March 14, 2022
Submitted via email
RE: Marina City Council March 15, 2021, Agenda Item 11.b. City Council consider adopting Resolution No. 2022 approving Vehicle Miles Traveled (VMT)
Dear Mayor Delgado and Members of the Marina City Council,
We appreciate that Marina staff addressed some of the concerns set out in LandWatch’s February 22 email, including the clarification of “small project” and the role of the CAPCOA guidance. Two concerns we raised were not addressed. We suggest the following clarifications:
- Screening Presumption Should Be Rebuttable
We pointed out in our 2/22/22 email that the screening criteria are consistently identified as presumptions. The Implementation Guidelines should explain that meeting the screening criteria only creates a rebuttable presumption that the VMT impact is not significant, because unusual projects meeting screening criteria may still fail to reduce VMT 15%.
However, the Draft Implementation Guidelines still states that no further analysis will be required if the project happens to meet any of the screening criteria:
The purpose of this step is to determine if a presumption of a non-significant transportation impact can be made on the facts of the project. The guidance in this section is primarily intended to avoid unnecessary analysis and findings that would be inconsistent with the intent of SB 743. A detailed CEQA transportation analysis will not be required for land use elements of a project that meet the screening criteria shown in Exhibit 2. Note that as the lead agency, the City will make the ultimate determination as to the whether the presumption of a non-significant transportation impact is appropriate for a given project.
(Draft Implementation Guidelines, p. 4, emphasis added.) This language goes beyond a “presumption” because an applicant can argue that meeting a screening criteria absolutely precludes any further analysis.
We suggest that this language be modified to add the underlined phrase to make it clear that the presumption is rebuttable, as follows:
The purpose of this step is to determine if a presumption of a non-significant transportation impact can be made on the facts of the project. The guidance in this section is primarily intended to avoid unnecessary analysis and findings that would be inconsistent with the intent of SB 743. A detailed CEQA transportation analysis will not be required for land use elements of a project that meet the screening criteria shown in Exhibit 2, unless there is substantial evidence to rebut the presumption of a non-significant transportation impact. Note that as the lead agency, the City will make the ultimate determination as to the whether the presumption of a non-significant transportation impact is appropriate for a given project.
- Map Legends
We pointed out the map legends in Exhibits D1 and D2 are unclear, as follows:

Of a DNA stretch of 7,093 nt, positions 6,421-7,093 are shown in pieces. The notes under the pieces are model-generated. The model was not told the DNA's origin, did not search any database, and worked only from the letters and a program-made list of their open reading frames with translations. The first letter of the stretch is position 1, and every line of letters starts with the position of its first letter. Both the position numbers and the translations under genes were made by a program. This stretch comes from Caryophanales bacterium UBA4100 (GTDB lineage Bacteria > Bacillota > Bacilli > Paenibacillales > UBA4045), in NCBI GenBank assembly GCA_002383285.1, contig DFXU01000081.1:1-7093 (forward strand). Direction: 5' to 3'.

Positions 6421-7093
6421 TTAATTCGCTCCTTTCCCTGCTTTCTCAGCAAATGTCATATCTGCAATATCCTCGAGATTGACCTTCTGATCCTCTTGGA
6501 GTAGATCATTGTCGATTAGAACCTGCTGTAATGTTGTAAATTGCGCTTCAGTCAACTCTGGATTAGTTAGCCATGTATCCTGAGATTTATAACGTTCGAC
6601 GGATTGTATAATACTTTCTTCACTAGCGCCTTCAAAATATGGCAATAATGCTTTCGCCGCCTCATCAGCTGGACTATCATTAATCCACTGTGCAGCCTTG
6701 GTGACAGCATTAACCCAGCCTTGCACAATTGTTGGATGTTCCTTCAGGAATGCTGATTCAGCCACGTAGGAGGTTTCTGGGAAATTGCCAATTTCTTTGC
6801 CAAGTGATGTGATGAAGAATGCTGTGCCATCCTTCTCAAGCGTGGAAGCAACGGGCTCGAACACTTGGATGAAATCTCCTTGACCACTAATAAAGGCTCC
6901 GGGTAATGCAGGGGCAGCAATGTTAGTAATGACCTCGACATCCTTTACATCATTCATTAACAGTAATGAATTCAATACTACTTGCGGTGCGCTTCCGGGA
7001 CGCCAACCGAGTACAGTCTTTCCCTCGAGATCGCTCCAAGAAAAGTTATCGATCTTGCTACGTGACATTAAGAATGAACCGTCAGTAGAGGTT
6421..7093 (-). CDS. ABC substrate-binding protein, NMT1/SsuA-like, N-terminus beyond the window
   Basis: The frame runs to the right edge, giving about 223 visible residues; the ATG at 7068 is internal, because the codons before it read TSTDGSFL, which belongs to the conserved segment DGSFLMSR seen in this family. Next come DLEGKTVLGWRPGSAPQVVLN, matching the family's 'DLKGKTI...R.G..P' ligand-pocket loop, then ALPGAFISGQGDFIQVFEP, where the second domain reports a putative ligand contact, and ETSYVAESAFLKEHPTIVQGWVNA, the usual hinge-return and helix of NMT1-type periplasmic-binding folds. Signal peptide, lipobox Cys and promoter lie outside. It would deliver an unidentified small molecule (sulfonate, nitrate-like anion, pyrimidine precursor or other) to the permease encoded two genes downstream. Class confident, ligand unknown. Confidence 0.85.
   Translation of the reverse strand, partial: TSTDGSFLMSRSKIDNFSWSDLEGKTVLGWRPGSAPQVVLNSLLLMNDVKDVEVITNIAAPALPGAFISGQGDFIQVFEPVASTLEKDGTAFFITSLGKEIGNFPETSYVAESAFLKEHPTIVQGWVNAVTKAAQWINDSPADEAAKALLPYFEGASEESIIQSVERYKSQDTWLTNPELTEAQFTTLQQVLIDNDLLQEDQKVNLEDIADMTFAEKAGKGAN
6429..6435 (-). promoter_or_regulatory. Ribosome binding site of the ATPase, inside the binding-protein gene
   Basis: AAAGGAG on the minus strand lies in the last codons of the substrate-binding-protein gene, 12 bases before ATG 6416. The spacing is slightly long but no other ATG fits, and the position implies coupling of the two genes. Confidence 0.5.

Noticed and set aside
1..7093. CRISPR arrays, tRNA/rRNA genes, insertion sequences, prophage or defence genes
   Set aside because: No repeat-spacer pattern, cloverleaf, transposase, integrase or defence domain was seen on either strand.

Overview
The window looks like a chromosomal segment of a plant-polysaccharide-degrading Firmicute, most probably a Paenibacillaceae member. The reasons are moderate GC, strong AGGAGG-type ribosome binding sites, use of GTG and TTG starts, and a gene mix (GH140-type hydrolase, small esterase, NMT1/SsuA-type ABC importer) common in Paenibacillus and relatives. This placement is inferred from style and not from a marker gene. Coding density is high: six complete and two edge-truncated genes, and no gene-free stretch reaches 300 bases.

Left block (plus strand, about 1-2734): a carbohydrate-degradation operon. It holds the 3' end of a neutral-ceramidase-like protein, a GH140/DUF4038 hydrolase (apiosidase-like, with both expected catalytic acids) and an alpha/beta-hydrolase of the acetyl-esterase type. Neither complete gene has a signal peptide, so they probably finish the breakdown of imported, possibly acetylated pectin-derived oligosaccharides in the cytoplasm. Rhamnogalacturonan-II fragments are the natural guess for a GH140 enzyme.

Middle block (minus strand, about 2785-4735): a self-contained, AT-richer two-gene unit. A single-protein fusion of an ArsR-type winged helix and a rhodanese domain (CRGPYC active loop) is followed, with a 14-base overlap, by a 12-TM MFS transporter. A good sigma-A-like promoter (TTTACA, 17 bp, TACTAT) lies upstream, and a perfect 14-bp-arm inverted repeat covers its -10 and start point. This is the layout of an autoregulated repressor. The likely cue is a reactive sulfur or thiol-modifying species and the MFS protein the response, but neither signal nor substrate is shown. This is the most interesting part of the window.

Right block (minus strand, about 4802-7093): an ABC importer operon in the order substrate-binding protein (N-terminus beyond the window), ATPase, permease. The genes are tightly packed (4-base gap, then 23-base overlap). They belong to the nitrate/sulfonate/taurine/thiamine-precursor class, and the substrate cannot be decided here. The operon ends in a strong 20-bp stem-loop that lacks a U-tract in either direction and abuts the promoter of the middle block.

- In Exhibit D1 it is not clear if the term “County Threshold” is supposed to reference the County average or to reference some percentage reduction below that average that represents a threshold of significance, e.g., a 15% reduction from the County average. If the reference is to the County average, the legend should say so. If the reference is to a “threshold” that is less than the County average, the legend should identify the relation of that threshold to the County average, e.g., 15% below. Furthermore, it is unclear why the legends in D1 distinguish the orange areas that are “1% to 15% Above County Threshold” from the red areas that are “15% or More Above County Threshold.” If an area is above the “County Threshold,” whether “Threshold” means “average” or even “15% below average,” it is treated the same regardless whether it is 1% above or 15% above. What matters here is whether an area is below the “Threshold,” which should be identified as 15% below the County Average.
- Exhibit D2 suffers from exactly the same lack of clarity, except that the references are to the “City Threshold.” Does “City Threshold” mean City average or 15% below that average? In addition, it should not matter whether an area is 1% above the “City Threshold” or 15% above it since the relevant question is simply whether the area is 15% below the City average.
No change was made to the map legends in response to these concerns. We still suggest the legends should be corrected if any reliance is to be placed on these maps.
Finally, we have identified one other concern.
- Road Capacity Increases
Screening criterion # 7 for transportation projects presumes no significant impact from the following:
“7. Addition of roadway capacity on local or collector streets, based on the City’s functional classification, provided the project also substantially improves conditions for pedestrians, cyclists, and, if applicable, transit“
Road capacity increases typically induce VMT. Vehicle capacity increases should not be presumed to have no significant impact without actual quantitative analysis of offsetting VMT reduction effect of accompanying improvements made for pedestrians, cyclists, and transit. Furthermore, the phrase “substantially improves” is simply too vague to be used as an objective screening criterion. Note that per-person throughput improvements based on adding bicycle and transit lanes and pedestrian infrastructure is already permitted without analysis through the other screening criteria. But where vehicle capacity is increased, there should be no presumption of non-significance without analysis to support offsetting VMT reductions. We recommend that you eliminate criterion # 7.